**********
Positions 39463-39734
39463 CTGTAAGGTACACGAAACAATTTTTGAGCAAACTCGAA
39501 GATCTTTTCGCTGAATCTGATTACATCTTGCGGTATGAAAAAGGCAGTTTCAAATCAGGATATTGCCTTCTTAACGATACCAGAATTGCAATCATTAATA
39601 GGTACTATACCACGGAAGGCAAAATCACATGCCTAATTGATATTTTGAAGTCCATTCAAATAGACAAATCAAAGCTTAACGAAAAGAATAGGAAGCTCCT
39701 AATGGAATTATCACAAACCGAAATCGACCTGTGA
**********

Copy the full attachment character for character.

Positions 39463-39734
39463 CTGTAAGGTACACGAAACAATTTTTGAGCAAACTCGAA
39501 GATCTTTTCGCTGAATCTGATTACATCTTGCGGTATGAAAAAGGCAGTTTCAAATCAGGATATTGCCTTCTTAACGATACCAGAATTGCAATCATTAATA
39601 GGTACTATACCACGGAAGGCAAAATCACATGCCTAATTGATATTTTGAAGTCCATTCAAATAGACAAATCAAAGCTTAACGAAAAGAATAGGAAGCTCCT
39701 AATGGAATTATCACAAACCGAAATCGACCTGTGA